I recently had to figure out a way to encrypt a string sent from a JavaScript app client and then receive that string on an ASP.NET server and subsequently decrypt it. Below is first the client-side JavaScript code, and then the server-side C# code. The key and iv have to be the same on both client and server and should be concealed from any 3rd party if possible. I’ve used a random string “8056483646328763” as both here, but please change it if you use this code. Make sure the size arguments match the size of your key string, so 128/8…


In my previous article, I introduced three psychophysical laws which quantify the relationship between physical stimuli and mental sensations. These laws were derived from experiments that vary a physical stimulus on one dimension (e.g., brightness, heaviness) and ask the observer to somehow indicate the relative magnitude of each presentation of a stimulus lying somewhere along this uni-dimensional scale. The science of creating and carrying out such experiments is called psychophysics (psycho- meaning psychological/mental and physics meaning the physical). …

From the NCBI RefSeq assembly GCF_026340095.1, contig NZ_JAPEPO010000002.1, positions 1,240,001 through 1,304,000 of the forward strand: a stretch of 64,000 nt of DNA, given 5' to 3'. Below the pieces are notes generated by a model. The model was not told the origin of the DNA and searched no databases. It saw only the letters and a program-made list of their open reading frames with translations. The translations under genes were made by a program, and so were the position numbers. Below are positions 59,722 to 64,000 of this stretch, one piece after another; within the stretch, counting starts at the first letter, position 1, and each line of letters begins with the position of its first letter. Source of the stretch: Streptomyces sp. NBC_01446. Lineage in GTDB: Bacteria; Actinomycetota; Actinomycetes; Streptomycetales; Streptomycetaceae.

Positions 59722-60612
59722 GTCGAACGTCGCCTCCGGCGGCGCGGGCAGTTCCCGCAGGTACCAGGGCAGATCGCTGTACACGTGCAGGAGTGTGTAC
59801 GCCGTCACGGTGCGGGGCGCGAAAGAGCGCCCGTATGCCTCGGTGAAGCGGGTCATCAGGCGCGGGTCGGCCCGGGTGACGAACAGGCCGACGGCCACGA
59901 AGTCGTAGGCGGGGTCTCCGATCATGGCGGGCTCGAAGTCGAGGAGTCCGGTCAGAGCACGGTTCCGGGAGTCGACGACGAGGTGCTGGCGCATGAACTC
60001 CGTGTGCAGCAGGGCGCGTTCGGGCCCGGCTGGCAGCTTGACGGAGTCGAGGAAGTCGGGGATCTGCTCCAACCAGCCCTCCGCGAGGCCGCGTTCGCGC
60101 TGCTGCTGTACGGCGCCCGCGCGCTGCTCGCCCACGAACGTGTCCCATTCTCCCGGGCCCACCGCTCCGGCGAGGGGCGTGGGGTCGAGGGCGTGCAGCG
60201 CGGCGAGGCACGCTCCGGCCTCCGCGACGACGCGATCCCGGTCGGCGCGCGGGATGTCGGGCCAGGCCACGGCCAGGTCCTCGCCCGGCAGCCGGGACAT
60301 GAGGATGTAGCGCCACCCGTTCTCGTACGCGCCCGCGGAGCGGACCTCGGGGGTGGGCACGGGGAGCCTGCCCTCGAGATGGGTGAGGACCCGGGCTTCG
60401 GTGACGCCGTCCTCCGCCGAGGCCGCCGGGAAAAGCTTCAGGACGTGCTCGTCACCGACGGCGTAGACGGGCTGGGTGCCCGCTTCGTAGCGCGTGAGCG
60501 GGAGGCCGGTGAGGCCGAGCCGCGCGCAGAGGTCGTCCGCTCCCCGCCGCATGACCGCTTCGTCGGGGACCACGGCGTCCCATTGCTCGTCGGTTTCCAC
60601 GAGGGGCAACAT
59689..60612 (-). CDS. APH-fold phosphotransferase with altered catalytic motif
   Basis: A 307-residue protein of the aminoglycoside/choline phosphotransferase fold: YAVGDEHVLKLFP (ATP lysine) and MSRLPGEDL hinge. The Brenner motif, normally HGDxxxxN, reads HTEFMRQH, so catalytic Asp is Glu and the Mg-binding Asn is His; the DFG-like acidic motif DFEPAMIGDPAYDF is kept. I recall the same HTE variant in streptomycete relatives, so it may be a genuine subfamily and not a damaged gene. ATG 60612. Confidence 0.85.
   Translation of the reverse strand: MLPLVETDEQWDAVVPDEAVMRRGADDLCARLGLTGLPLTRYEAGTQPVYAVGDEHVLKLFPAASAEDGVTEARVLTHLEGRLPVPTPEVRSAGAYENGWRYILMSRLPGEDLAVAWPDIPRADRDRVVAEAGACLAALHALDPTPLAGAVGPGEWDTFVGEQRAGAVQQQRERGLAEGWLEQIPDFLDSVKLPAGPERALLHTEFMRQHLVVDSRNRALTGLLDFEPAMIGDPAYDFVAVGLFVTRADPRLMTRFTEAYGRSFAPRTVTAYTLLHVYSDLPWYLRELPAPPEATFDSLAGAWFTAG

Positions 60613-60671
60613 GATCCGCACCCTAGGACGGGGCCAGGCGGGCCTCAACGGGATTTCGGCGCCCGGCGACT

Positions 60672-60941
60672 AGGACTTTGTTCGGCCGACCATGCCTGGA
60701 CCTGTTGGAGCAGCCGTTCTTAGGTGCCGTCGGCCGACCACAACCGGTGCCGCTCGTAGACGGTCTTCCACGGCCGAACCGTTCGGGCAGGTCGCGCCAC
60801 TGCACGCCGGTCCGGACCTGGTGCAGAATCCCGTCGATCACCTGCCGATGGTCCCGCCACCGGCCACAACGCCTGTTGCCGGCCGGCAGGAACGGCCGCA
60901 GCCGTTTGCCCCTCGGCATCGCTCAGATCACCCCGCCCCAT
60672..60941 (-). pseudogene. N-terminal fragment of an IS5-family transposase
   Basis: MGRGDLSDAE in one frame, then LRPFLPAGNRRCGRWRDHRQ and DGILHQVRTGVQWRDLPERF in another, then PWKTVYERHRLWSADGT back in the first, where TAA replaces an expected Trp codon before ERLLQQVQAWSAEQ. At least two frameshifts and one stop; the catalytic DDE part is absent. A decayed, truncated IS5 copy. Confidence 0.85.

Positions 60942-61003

Psychology and cognitive science have at their foundation the notion that we can somehow measure the mental world. But can we? It is unclear, at least to the naïve observer, how such a goal could be achieved given that the mental is unobserved and private to each individual that has a mental capacity. However, there is good reason to think that we can relate the mental to the physical in a meaningful way. The methods for doing so were first developed by Gustav Fechner in the 1800s and were called Psychophysics (psycho meaning mental and physics meaning physical). …


Everyone has some concept of what attention is. Modern psychology defines it as the ability to select a portion of the information in our environment for further processing while ignoring other information. We use this ability constantly in our daily lives, for example, to read, use things and search for things. Utilizing this ability optimally helps us perform tasks at work (e.g., talking on the phone in the presence of background noise) and at play (e.g., catching a ball). Different people will use their attention in slightly different ways. However, attention shows marked differences in people with known cognitive impairments…

Alex Burmester, PhD

Cognitive Science and IT

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